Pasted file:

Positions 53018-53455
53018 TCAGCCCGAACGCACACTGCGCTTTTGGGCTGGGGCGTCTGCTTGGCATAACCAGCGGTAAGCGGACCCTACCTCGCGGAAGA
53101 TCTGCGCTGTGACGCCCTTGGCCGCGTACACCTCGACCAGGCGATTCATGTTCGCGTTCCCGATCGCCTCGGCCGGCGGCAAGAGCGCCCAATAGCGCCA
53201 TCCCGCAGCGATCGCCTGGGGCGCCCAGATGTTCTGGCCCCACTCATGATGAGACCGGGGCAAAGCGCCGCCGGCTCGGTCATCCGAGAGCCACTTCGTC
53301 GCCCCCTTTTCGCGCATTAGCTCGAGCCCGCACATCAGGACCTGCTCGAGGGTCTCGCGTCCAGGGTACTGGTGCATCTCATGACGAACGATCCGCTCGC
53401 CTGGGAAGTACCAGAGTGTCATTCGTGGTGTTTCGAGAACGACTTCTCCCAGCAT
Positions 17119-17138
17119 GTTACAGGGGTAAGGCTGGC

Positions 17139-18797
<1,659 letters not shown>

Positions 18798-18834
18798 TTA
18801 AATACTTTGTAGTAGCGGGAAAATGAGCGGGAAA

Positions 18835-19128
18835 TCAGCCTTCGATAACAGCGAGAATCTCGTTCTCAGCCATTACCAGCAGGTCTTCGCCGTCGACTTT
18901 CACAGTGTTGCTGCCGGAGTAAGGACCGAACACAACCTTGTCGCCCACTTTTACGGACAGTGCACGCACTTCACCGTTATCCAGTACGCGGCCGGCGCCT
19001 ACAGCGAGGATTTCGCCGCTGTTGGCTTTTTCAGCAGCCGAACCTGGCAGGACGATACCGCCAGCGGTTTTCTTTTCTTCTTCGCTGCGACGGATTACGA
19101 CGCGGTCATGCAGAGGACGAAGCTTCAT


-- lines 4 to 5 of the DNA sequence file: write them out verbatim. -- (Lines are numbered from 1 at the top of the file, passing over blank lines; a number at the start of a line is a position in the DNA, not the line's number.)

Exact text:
53201 TCCCGCAGCGATCGCCTGGGGCGCCCAGATGTTCTGGCCCCACTCATGATGAGACCGGGGCAAAGCGCCGCCGGCTCGGTCATCCGAGAGCCACTTCGTC
53301 GCCCCCTTTTCGCGCATTAGCTCGAGCCCGCACATCAGGACCTGCTCGAGGGTCTCGCGTCCAGGGTACTGGTGCATCTCATGACGAACGATCCGCTCGC